Massachusetts Cities Represented in Mayors Institute on Pedestrian Safety

Apr 23, 2024

The Mayors Innovation Project announced a new cohort of local leaders for the second annual Mayors Institute on Pedestrian Safety. The program, in partnership with AARP Livable Communities and Smart Growth America, selected 10 mayors from a national competitive application pool of candidates to join this year’s cohort and two are from Massachusetts.

Both mayors – from Salem and Chicopee – represent communities working to become more age-friendly.

The Mayors Institute on Pedestrian Safety (MIPS) aims to help mayors develop their knowledge and skillset to champion safer communities for people of all ages. Participating mayors receive training and resources from top experts in the field, enabling them to make immediate safety improvements on their most dangerous streets. MIPS Mayors also receive crucial support to build implementation strategies that drive longer-term, systemic changes.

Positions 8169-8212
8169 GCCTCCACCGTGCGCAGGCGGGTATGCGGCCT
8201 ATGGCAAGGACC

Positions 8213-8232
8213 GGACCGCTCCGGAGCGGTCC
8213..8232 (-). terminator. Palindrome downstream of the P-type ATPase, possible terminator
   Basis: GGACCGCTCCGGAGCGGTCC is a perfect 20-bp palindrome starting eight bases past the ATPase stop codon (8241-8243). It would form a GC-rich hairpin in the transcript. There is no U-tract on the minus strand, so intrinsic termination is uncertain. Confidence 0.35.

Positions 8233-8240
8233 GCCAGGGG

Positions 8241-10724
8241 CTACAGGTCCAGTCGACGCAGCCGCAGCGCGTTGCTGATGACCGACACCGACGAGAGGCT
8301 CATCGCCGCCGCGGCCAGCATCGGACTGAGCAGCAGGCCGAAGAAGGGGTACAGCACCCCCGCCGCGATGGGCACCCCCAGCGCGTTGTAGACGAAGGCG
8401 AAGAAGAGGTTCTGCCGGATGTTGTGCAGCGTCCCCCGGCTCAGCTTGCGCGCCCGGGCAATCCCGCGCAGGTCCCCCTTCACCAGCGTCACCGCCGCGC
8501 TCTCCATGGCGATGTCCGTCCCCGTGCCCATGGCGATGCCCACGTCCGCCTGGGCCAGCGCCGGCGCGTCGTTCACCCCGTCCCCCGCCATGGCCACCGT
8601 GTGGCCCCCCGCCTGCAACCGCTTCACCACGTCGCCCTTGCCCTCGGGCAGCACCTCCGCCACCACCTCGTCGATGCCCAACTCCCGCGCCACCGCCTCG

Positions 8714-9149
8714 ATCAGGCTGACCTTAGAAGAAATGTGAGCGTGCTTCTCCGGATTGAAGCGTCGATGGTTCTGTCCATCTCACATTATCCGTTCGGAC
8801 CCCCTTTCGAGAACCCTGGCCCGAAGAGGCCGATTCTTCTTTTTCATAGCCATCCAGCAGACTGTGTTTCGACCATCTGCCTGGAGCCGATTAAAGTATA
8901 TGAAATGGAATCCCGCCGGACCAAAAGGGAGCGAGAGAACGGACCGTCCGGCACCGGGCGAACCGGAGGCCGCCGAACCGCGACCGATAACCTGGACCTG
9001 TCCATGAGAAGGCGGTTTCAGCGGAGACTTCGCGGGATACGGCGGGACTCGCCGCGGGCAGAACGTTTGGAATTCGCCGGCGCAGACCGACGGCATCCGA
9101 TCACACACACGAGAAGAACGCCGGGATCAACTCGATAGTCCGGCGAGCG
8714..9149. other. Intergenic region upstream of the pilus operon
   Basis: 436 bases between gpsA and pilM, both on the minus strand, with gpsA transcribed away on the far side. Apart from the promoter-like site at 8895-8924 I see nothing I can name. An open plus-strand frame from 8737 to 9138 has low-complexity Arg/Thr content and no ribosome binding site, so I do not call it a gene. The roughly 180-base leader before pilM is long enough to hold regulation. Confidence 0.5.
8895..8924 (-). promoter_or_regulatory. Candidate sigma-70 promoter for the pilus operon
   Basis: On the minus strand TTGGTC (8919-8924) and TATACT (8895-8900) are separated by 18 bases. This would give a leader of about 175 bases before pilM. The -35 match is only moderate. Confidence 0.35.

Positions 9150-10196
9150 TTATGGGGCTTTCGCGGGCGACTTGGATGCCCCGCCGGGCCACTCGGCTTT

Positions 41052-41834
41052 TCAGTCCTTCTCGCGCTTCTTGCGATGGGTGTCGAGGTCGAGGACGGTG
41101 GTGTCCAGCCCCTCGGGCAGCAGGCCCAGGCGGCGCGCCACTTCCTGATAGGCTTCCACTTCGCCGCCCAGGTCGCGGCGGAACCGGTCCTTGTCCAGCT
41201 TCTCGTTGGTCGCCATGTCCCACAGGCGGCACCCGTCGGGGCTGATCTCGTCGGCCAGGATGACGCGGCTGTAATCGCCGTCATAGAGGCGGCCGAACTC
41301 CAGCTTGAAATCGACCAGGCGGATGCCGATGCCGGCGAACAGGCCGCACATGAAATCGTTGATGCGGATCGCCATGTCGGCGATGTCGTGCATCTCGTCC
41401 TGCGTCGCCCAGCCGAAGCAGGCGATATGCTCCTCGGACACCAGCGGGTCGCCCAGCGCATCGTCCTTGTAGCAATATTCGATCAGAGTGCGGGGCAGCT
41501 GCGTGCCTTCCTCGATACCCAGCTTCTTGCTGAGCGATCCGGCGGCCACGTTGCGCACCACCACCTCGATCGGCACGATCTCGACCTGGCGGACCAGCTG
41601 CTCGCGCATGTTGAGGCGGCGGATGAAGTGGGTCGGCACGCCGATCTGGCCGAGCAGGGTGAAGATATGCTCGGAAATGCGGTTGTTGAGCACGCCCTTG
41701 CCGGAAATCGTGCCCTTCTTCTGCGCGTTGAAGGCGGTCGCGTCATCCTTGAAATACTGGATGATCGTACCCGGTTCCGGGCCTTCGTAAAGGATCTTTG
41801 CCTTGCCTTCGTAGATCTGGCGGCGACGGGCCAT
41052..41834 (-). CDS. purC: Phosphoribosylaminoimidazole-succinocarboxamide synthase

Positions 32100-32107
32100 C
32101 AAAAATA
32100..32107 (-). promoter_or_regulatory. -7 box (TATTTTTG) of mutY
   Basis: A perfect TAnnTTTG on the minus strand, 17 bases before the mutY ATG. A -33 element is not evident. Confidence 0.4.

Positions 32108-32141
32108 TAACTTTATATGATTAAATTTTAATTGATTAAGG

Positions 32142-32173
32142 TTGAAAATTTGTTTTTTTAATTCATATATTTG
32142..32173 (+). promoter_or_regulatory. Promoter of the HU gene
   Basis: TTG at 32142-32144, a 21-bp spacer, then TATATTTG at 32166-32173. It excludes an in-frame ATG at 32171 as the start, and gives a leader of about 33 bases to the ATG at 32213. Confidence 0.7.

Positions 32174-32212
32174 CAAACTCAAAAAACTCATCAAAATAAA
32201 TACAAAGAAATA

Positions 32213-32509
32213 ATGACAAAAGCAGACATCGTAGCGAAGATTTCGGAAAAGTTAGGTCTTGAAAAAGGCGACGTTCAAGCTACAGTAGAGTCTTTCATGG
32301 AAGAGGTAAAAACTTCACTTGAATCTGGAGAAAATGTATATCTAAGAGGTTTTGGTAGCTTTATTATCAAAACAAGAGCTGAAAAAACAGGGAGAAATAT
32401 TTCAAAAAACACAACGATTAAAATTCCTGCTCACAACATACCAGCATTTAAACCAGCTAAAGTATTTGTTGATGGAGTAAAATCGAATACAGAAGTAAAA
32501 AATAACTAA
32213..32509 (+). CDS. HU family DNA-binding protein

This year’s cohort includes:

  • Mayor Scott Conger • Jackson, TN
  • Mayor Tim Kelly • Chattanooga, TN 
  • Mayor Quinton Lucas • Kansas City, MO
  • Mayor Lauren McLean • Boise, ID 
  • Mayor Dominick Pangallo • Salem, MA 
  • Mayor Sean Shultz • Carlisle, PA
  • Mayor Ryan Sorenson • Sheboygan, WI
  • Mayor Matt Tuerk • Allentown, PA
  • Mayor John Vieau • Chicopee, MA
  • Mayor Yasmine-Imani McMorrin • Culver City, CA 

Over the next six months, MIPS members will meet virtually and in-person with national experts and each other to share experiences and identify solutions to their pedestrian safety challenges.

Pedestrian fatalities have been on the rise for nearly a decade in the United States. According to a recent study by the Governors Highway Safety Association, on average 20 people are killed by a moving vehicle every day. The elderly and minority groups, particularly Native/Indigenous and Black populations, are disproportionately impacted by pedestrian injuries and fatalities.